It was on this date in 1973 that Canada lost one of her greatest Prime Ministers. Louis St. Laurent, who served in Canada’s highest political office from 1948 to 1957, was 91.
One of the highest regarded lawyers of his generation, St. Laurent answered Prime Minister Mackenzie King’s call to duty in 1941 as the Second World War raged. Appointed Minister of Justice and Attorney General, he soon became a pillar of the King government. It was no surprise, then, when he was tapped by PM King himself, and rank and file Liberals, to become leader when Mr. King stepped down in 1948.
During his nine years as Prime Minister, St. Laurent and his government ushered in historic changes that have helped define modern Canada. He helped bring Newfoundland into Confederation, appointed the first-ever Canadian Governor General (Vincent Massey), became the first PM to travel to Asia and presided over the successful transition to a peace-time economy. Defeated by John Diefenbaker in 1957, Mr. St. Laurent returned to his native Quebec, to his legal work, and to teaching law at Laval University.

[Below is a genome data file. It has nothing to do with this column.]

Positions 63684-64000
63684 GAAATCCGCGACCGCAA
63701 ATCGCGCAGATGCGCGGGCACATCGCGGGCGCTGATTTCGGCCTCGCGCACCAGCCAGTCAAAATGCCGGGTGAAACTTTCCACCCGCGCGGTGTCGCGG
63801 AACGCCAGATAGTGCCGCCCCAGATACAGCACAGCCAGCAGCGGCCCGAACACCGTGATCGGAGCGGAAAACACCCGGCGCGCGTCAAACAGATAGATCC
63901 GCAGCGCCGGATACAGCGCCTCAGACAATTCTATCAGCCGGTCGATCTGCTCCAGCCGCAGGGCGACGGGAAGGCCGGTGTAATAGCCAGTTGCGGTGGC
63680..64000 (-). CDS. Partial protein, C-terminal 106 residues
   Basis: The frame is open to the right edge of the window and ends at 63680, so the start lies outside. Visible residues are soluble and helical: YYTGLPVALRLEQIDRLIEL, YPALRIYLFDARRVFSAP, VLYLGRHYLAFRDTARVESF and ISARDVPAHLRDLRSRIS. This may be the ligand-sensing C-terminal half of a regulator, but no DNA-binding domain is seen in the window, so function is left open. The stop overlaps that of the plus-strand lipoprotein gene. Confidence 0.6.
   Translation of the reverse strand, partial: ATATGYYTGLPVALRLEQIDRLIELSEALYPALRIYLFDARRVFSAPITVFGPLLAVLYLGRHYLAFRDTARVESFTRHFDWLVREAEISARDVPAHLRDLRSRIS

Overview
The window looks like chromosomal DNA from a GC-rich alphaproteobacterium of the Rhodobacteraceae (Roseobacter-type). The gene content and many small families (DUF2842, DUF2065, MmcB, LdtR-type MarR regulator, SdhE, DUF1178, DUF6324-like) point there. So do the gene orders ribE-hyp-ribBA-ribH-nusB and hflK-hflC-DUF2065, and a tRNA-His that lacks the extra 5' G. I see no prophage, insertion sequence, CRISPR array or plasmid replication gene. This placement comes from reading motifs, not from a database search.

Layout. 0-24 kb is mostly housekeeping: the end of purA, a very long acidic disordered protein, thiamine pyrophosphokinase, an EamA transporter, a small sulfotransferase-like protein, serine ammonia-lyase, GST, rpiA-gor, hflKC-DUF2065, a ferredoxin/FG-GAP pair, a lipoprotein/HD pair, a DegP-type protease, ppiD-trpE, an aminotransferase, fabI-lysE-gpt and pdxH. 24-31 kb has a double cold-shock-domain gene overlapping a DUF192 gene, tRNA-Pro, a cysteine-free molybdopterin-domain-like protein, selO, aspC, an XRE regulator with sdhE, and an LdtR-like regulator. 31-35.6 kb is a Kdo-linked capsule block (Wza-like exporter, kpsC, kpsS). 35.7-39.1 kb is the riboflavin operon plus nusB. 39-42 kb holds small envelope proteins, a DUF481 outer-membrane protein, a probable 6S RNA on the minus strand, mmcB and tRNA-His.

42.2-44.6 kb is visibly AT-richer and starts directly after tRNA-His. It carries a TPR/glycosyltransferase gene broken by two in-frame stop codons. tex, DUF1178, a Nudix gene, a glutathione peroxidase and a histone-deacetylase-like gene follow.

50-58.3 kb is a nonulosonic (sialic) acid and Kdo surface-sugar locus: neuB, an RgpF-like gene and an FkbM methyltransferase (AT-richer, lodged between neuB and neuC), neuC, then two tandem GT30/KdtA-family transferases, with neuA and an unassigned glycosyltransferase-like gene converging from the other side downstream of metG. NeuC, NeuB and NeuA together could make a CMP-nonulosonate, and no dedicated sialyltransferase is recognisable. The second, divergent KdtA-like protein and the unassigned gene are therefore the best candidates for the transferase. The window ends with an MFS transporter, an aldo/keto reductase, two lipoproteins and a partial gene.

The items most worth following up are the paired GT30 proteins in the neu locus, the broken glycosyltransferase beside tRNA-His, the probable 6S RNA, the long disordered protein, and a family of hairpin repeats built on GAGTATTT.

You can watch Prime Minister St. Laurent deliver one of his speeches at this link.
Also worth noting that it was on this date, in 2009, that the Assembly of First Nations elected Shawn Atleo Grand Chief.
Arthur Milnes is an accomplished public historian and award-winning journalist. He was research assistant on The Rt. Hon. Brian Mulroney’s best-selling Memoirs and also served as a speechwriter to then-Prime Minister Stephen Harper and as a Fellow of the Queen’s Centre for the Study of Democracy under the leadership of Tom Axworthy. A resident of Kingston, Ontario, Milnes serves as the in-house historian at the 175 year-old Frontenac Club Hotel.